The 13 Best Italian Restaurants
Opened in 1997 by owner-chef Graziano Cattaneo, an Italian native from Lombardy, Krizia comes closest in Budapest to offering a true-to-Italy ristorante experience. The place is located inside an elegant below-ground space on a quiet street in Budapest’s District 6, near the city center. The snug restaurant has less than a dozen tables—all of them covered in white linen—and adorably ceremonial servers, especially the older of the two long-time waiters.
#2Trattoria Pomo D’Oro
Opened in 2002, Trattoria Pomo D’Oro is a wildly popular Italian restaurant in Budapest’s downtown that marries a red-sauce, old-school Italian trattoria with a modern restaurant. This means that the place draws everyone from middle-class Hungarian families looking for Italian comfort food to foodies, business customers, and tourists. As a result, the ever-expanding space, which has managed to retain a cozy vibe, is packed to capacity with a mixed crowd every day of the week. While not cheap by Budapest standards—mains range from €10 to €20—price points aren’t outrageous for its caliber.
#3Tom George Budapest
Tom George is a chic Italian restaurant on a tourist-heavy downtown street in Budapest. The spacious restaurant features an outdoor terrace — heated and covered in the colder months— that’s perfect for people watching. The pan-Italian dishes include everything from Caprese salad (€10) to pappardelle with a homemade Bolognese sauce (€13), wood-oven pizzas, and a Chianina rib eye (€27).
Fausto’s Ristorante, which opened in 1994, is a classic fine dining restaurant in Budapest with a hat-tip to northern Italian fare. Forget pizza and Caprese salad; here scallops, foie gras, flatfish, and venison loin are the lingua franca. A couple of egg pasta and risotto are also available, made with deliciously rich sauces.
If you like Italian food and need a break from the bustle of the city center, head over to Alessio. With densely carpeted floors and crammed tables, this charming neighborhood restaurant is tailored to the local residents of this elite neighborhood on the Buda side. Little about the interior will evoke the Tuscan countryside, but the dishes here are better than in most Italian restaurants of Budapest.
Al Dente is one of those under-the-radar neighborhood restaurants in Budapest you hope others won’t find out about so as to keep it all to yourself. It’s an osteria-type casual eatery in Budapest’s charming Palace Quarter serving Italian classics and regional specialties from Puglia (the head chef is from Bari in southern Italy).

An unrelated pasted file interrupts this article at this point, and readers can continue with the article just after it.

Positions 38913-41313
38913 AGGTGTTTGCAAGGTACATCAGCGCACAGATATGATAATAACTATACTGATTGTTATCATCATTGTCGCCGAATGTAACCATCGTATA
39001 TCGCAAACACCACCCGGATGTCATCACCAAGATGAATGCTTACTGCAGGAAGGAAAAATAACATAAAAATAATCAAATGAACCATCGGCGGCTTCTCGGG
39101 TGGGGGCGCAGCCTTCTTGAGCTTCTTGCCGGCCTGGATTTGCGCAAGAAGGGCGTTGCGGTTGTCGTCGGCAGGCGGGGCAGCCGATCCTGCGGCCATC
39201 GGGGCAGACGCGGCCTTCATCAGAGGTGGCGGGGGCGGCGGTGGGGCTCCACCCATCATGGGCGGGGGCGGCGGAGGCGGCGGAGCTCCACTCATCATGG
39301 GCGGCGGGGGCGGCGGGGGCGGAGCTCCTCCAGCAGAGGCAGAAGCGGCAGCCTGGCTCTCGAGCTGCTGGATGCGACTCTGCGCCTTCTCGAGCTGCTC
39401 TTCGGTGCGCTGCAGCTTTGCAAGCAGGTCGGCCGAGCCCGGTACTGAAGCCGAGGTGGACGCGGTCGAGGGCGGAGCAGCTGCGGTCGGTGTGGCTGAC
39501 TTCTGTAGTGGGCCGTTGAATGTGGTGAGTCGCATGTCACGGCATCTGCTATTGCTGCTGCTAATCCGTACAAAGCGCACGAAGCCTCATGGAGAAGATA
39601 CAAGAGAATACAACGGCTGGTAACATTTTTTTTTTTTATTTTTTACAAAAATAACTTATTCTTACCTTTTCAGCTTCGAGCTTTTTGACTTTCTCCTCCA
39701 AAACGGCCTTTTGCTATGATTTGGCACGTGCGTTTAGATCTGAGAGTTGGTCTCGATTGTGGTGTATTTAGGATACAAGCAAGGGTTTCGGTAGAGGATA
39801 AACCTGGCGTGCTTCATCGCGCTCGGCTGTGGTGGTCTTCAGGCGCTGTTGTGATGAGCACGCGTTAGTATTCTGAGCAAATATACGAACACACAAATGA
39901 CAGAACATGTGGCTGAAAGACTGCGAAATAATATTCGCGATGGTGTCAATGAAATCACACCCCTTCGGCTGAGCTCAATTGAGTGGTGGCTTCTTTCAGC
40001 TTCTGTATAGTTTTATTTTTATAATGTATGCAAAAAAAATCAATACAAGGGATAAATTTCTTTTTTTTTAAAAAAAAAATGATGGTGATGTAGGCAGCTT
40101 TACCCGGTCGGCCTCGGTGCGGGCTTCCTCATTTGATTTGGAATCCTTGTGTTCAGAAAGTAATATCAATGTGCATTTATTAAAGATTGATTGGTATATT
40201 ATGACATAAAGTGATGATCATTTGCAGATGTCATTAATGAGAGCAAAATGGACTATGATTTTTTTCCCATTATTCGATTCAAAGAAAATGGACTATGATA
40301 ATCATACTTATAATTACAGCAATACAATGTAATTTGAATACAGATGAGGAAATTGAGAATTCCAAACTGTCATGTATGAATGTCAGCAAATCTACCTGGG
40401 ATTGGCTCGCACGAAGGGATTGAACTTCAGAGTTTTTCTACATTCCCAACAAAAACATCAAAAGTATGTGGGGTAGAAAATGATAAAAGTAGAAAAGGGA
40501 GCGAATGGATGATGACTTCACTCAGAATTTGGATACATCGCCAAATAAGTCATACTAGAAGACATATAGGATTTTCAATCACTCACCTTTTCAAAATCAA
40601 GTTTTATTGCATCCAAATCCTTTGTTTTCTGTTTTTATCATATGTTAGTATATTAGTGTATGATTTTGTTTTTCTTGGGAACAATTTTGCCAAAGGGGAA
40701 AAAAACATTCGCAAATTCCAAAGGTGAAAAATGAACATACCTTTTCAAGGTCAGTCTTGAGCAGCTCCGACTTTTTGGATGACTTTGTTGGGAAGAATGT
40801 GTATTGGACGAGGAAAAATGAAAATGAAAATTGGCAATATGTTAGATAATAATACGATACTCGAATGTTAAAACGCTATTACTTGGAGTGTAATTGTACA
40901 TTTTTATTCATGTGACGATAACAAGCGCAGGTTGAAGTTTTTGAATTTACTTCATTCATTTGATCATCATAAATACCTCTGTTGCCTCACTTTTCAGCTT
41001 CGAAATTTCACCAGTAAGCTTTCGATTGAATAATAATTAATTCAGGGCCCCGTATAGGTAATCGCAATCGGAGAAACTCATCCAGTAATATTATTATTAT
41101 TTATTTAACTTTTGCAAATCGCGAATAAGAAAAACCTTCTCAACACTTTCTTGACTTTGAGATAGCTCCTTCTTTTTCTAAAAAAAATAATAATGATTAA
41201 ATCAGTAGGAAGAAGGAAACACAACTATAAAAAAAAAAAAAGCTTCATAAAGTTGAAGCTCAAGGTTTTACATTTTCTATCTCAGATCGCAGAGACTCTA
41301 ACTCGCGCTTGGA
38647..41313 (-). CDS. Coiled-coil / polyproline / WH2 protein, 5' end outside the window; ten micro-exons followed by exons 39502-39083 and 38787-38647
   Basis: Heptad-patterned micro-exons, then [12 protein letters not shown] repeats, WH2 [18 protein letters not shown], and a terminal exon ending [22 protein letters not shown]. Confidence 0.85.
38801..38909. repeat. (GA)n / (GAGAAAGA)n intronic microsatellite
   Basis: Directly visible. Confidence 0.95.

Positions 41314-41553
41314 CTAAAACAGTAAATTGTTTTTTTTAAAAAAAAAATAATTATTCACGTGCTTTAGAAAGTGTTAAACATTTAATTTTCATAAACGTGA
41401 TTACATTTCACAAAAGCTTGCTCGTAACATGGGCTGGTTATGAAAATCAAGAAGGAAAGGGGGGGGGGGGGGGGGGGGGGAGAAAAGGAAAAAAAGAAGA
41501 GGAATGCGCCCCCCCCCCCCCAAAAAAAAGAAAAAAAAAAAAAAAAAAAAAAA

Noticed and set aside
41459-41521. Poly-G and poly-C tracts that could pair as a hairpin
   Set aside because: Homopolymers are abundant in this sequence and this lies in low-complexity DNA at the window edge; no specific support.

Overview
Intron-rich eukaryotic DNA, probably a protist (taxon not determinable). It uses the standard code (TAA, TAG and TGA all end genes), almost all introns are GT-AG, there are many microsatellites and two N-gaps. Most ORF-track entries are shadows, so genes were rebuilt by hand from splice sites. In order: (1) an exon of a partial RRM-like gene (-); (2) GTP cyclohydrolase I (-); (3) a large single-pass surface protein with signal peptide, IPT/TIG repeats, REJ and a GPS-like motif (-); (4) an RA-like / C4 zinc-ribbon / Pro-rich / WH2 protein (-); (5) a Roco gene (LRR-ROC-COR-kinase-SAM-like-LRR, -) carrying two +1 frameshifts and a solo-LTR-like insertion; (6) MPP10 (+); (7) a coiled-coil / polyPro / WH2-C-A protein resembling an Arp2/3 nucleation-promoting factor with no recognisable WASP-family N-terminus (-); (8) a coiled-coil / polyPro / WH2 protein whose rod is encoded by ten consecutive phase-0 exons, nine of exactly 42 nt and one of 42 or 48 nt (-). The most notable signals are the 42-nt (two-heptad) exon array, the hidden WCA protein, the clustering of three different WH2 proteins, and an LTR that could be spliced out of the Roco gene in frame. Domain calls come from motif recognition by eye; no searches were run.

#7Il Terzo Cerchio
Il Terzo Cerchio has been serving Italian comfort food in Budapest’s historic Jewish Quarter for well over a decade. A brick vaulted ceiling, rustic wooden furniture, and a wood-burning oven help evoke Tuscan countryside vibes on this Budapest side street. The restaurant’s moniker is a reference to Dante’s third circle of hell, where gluttons were punished. The food here isn’t going to blow your mind, but Il Terzo Cerchio serves reliable mid-range Italian fare, featuring pasta, seafood, grilled meats, and pizza.
#82 Spaghi Pasta Bar
Run by three Italian natives, 2 Spaghi is a small pasta shop in Budapest with an endearingly simple mission: serve fresh, made-to-order pasta dishes quickly and well. You’re invited to pair a variety of pasta shapes (fusilli, bucatini, tagliatelle, etc.) with an often-changing list of sauces. On any day, there might be cacio e pepe, carbonara, puttanesca, amatriciana, and aglio, olio e peperoncino sauces listed on the blackboard. You can’t go wrong with any of them. They each cost around €10.
A restaurant on Budapest’s car-saturated Grand Boulevard may not be your dream dinner venue, but Trattoria Venezia serves very decent Italian dishes at somewhat lower price points than places in downtown. The seafood dishes—not the strongest suit of landlocked Hungary—are especially good here.
#10Da Mario Budapest
Da Mario is a modern Italian restaurant in Budapest, set on a precious piece of downtown real estate between the Parliament building and Liberty Square, with views onto both from its outdoor terrace. Instead of a trattoria vibe, the polished, high-ceilinged space features sleek leather banquettes and dark furnishings. Being inside the city’s financial and government district, business dinners here are more typical than date nights.
#11Porcellino Grasso Ristorante
Porcellino Grasso is a popular Italian restaurant on Rózsadomb (Rose Hill), the most exclusive neighborhood on the Buda side of Budapest, if not the whole city. Accordingly, grand, secluded villas line the streets surrounding the restaurant. While Porcellino serves reliable Italian comfort food, I’m hard-pressed to single out any one dish that would make it worth crossing the Danube from Pest. So, it’s fitting that most patrons are local residents at this spacious, two-story restaurant boasting a sizeable outdoor patio and even a private playground for small children.
#12Caffe Gian Mario
Caffe Gian Mario conjures memories of a stereotypical family-owned Italian restaurant. A charming man in his 70s, wearing a finely cut wool jacket and a smile on his face that hints of a life well lived, is usually in charge of greeting and seating guests. The service staff, most of whom are also Italian, scurry around and shout half-uttered words to one another over the cramped tables. Despite the seeming chaos, food arrives quickly at Caffe Gian Mario.
#13La Botte Budapest
I can’t blame you if your first instinct is to avoid all restaurants lining Váci Street, Budapest’s version of La Rambla. Food usually takes a back seat in places where hostesses, dressed in folk outfits, lure you with “traditional Hungarian tourist menus.” La Botte is somewhat of an exception. Only somewhat, because part of the restaurant mimics the neighboring tourist traps, serving goulash soup from an interior adorned with rustic Hungarian countryside decor.